China is a country where counterfeiting is commonplace. Clothing, cosmetics, technological devices… China touches everything. The country is now attacking the wine market, which is causing increasing concern among French wine producers and exporters, who are now facing what the World Customs Organization calls a ” 21st century crime”.
Bordeaux wines are particularly affected. These wines are infallibly successful and are the subject of very realistic copies in China. It is common for lower quality wines to be presented as Bordeaux “grands crus”, using replacement labels that are intended to be similar to the original labels. It is also possible to see empty Bordeaux bottles, which are collected and filled with poor quality wines, or even vinegar and water! In May 2015, a report by the French Foreign Trade Advisors described these techniques as “the industrialization of counterfeiting.”
But how can we protect ourselves in the face of this rising scourge?
Firstly, registering a trademark in China is the first step to ensure protection of one’s intellectual property rights. Although Chinese law has been strengthened over the past decade to establish an increasingly comprehensive and stringent legal framework, Chinese legislation remains very complex. There is no clarity. Counterfeiters are fully aware of the shortcomings in China’s trademark law which leads to the unfortunate conclusion that the effectiveness of trademark protection, even if registered, is far from desirable: it is possible to protect a trademark on paper, but in reality, the process can offer questionable protection. Indeed, counterfeiters favour “similarity” over “identity”, because it then becomes more difficult to prosecute and punish their illegal acts.
Some palliatives have been introduced to compensate for the problems encountered in trademark law. ‘Appellations d’origines’, to identify the quality and origin of a designated product have been recognised. The Bordeaux registered ‘appelation d’origines’ exists, and provides a means of dealing with the difficulties mentioned above, as well as ensuring a more effective fight against the problem of counterfeits affecting Bordeaux wines. At the same time, the training of customs officers has also been strengthened: they are in charge of supervising and verifying goods entering and leaving a country. They thus play a crucial role in the fight against the scourge of counterfeiting. An awareness campaign on counterfeiting has been set up, in particular by the National Institute of Industrial Property (INPI) in France, to limit the circulation of certain counterfeit goods.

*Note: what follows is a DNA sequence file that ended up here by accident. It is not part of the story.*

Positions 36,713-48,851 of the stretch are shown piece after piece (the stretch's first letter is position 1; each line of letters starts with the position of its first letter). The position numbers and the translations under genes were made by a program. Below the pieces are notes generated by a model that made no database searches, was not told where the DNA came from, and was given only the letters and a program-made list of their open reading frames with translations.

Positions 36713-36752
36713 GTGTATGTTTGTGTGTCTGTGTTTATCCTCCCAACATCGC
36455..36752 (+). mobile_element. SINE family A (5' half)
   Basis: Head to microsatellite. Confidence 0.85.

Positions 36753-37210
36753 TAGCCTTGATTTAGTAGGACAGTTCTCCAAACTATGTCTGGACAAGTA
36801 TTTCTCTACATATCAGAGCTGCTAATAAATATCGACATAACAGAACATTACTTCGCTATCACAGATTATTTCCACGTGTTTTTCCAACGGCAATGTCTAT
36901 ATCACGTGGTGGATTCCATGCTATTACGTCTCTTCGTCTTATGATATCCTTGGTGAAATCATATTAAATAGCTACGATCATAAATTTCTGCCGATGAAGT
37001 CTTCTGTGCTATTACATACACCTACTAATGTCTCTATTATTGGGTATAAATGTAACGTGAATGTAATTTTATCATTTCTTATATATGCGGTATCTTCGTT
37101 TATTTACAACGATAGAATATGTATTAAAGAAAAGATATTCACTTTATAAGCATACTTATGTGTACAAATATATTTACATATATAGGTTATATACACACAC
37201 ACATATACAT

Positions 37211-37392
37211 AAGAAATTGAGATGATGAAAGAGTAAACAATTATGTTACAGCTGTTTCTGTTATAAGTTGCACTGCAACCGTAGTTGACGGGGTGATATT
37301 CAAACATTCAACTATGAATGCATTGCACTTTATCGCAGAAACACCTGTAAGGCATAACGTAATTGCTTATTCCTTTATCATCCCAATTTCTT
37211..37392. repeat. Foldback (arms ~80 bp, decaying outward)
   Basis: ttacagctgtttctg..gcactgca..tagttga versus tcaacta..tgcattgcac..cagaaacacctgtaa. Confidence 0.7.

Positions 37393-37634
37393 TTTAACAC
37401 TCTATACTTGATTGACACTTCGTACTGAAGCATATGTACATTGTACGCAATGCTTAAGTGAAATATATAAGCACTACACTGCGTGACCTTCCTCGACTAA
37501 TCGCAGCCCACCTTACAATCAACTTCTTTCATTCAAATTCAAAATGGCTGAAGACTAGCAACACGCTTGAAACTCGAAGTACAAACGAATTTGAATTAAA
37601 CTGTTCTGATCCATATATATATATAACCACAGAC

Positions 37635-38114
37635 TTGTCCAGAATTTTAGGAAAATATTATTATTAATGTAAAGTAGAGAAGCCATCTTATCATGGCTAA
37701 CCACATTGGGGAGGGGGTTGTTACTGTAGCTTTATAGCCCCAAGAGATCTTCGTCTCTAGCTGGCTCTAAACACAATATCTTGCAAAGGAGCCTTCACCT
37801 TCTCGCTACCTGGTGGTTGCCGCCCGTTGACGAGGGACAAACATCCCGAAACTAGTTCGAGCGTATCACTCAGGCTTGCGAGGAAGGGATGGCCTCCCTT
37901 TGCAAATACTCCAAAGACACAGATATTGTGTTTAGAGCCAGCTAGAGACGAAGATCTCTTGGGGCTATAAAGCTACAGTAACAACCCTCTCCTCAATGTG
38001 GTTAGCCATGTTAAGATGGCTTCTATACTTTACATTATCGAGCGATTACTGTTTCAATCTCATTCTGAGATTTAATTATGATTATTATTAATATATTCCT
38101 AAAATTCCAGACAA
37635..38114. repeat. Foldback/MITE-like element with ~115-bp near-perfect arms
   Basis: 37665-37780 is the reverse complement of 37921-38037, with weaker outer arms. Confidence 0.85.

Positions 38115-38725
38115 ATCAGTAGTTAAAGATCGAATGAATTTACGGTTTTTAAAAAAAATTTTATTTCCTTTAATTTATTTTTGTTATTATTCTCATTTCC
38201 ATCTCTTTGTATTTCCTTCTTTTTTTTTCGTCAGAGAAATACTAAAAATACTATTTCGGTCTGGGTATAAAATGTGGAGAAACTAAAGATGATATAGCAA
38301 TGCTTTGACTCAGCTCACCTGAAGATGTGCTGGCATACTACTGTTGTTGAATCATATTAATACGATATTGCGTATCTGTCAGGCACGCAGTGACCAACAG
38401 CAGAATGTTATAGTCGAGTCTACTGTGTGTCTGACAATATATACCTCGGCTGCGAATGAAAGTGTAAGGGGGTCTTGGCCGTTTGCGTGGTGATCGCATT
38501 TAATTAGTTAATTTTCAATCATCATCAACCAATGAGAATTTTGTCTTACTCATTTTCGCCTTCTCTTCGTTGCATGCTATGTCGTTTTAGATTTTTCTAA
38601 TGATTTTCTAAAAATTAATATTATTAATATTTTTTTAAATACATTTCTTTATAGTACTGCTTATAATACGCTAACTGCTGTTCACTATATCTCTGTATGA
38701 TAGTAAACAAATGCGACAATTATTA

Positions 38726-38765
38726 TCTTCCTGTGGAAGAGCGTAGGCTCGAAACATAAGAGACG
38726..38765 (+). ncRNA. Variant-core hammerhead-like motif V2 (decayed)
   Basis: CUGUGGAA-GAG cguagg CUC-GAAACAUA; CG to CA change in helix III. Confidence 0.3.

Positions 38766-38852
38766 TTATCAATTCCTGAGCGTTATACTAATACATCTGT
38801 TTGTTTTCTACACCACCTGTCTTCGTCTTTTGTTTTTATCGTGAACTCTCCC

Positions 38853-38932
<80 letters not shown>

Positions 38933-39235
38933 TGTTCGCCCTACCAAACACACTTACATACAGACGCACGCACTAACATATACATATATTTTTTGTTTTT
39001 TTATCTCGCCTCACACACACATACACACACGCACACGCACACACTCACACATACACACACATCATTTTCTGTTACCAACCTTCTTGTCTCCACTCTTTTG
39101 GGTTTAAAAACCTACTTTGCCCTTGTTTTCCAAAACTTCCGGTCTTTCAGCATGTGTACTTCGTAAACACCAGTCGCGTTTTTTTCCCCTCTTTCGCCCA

But above all, in order to face this crucial problem, the role of the winegrower is essential. It is up to him to build and maintain an image of his brand and to raise awareness among his consumers so that they can recognize the product through bottles designed to be distinctive, and by the flavor and distinctive character of his wine.
It is also very important to monitor online: it is on the Internet that trademark counterfeiting is most prevalent. Indeed, there has been a considerable growth in wine sales on the Internet, particularly in the constantly evolving Chinese market. Of the top 5 wine shops in China, 2 are online shops. It is therefore essential to monitor the Chinese wine market online. Many scandals have emerged, particularly concerning the online retail giant Alibaba. Some employees have been accused of setting up false fronts to deceive buyers between 2009 and 2010.
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